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Soldier on trial for fake Manet unit

Ngun Satya (second from right), who was arrested last year for pretending to be a two-star general, is escorted by officials after his hearing yesterday at the Phnom Penh Municipal Court
Ngun Satya (second from right), who was arrested last year for pretending to be a two-star general, is escorted by officials after his hearing yesterday at the Phnom Penh Municipal Court. Photo supplied

Soldier on trial for fake Manet unit

Nguon Satya’s breakfast hours were once spent at a noodle restaurant near the Defence Ministry, where, sporting two general’s stars on his shoulders, he would meet potential recruits for his “Special Intelligence Department”, which he told applicants was headed by the prime minister’s eldest son and Anti-Terror Unit Chief Hun Manet.

Yesterday, however, the 39-year-old military officer spent the morning at Phnom Penh Municipal Court, where he was accused of forging public documents, misusing a military uniform, illegally carrying a weapon and defrauding the “recruits” to the tune of $17,000.

As the prosecutor explained at the hearing, Satya was a major, not a major general, and the “Special Intelligence Unit” for which Satya handed out job application forms did not exist.

Satya, who reportedly worked as a deputy chief in Military Region 4’s messenger unit, yesterday confessed to misrepresenting himself as a two-star general who was a deputy to Hun Manet in a unit he had concocted himself.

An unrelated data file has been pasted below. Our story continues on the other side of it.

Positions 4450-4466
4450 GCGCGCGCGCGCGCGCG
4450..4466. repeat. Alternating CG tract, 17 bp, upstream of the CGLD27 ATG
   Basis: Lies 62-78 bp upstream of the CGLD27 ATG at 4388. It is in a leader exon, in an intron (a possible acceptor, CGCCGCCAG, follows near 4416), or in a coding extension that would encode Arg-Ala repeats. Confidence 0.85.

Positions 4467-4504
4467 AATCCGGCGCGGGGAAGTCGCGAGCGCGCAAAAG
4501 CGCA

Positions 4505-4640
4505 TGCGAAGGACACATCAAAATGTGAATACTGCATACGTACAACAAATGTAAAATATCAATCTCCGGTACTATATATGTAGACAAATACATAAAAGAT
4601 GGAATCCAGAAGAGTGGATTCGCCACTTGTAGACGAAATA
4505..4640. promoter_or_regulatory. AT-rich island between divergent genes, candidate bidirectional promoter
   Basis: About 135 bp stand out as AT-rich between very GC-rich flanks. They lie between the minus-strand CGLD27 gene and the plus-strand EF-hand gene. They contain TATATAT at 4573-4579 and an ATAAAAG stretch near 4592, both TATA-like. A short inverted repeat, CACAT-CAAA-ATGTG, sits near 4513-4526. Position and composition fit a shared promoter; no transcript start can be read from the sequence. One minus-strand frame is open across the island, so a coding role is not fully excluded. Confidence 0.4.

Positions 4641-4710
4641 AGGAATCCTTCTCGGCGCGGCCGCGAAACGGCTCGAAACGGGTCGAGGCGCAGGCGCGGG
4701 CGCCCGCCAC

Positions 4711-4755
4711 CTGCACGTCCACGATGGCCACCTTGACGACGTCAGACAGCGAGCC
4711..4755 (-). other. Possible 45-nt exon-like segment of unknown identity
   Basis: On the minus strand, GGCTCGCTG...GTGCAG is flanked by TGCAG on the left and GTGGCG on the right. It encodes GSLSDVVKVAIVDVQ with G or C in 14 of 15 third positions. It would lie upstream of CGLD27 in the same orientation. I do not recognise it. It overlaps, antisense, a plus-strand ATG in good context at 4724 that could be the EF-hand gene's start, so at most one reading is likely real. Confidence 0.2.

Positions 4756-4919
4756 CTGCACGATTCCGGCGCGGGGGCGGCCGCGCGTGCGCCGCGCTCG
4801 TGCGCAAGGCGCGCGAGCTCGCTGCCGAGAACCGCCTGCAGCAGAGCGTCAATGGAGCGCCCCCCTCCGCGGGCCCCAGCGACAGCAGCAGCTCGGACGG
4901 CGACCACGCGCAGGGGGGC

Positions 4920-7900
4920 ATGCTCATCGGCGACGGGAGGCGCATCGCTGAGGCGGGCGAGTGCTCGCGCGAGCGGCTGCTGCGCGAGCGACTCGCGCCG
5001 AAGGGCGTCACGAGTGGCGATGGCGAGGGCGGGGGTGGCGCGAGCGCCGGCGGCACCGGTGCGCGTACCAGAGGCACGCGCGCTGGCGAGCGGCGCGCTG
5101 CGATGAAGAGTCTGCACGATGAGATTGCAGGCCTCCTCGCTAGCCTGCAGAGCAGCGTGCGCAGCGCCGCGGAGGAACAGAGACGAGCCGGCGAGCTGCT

Ngun Seng Satya, was arrested last December for pretending to be a two-star general.
Ngun Seng Satya, was arrested last December for pretending to be a two-star general. Photo supplied

The Siem Reap native said he recruited more than 20 people last year to the unit, with each paying between $600 and $3,000 to join.

“I did it alone. I got a stamp from a military officer and a stamp of my name, which I made for $5 at Phsar Teuk Thla,” Satya said, referring to a market that sells military gear.

“For a gun, I bought it from a military police officer, but I forgot his name.”

During questioning, Satya, who was arrested by Phnom Penh Military Police in December, said he would meet people at the noodle restaurant near the Defence Ministry, where he told customers he was Manet’s deputy chief.

The court was read a statement from victim Khun Makara, who was at the restaurant when she overheard Satya’s call to arms.

“I applied through him and after waiting . . . I decided to give him $600 to speed it up,” said Makara, who received a refund after withdrawing her application.

In his defence, Satya said he did not ask for cash but people were “willing” to pay, and added that the money went to buy rice for poor people.

Judge Svay Tonh set August 15 for a verdict.

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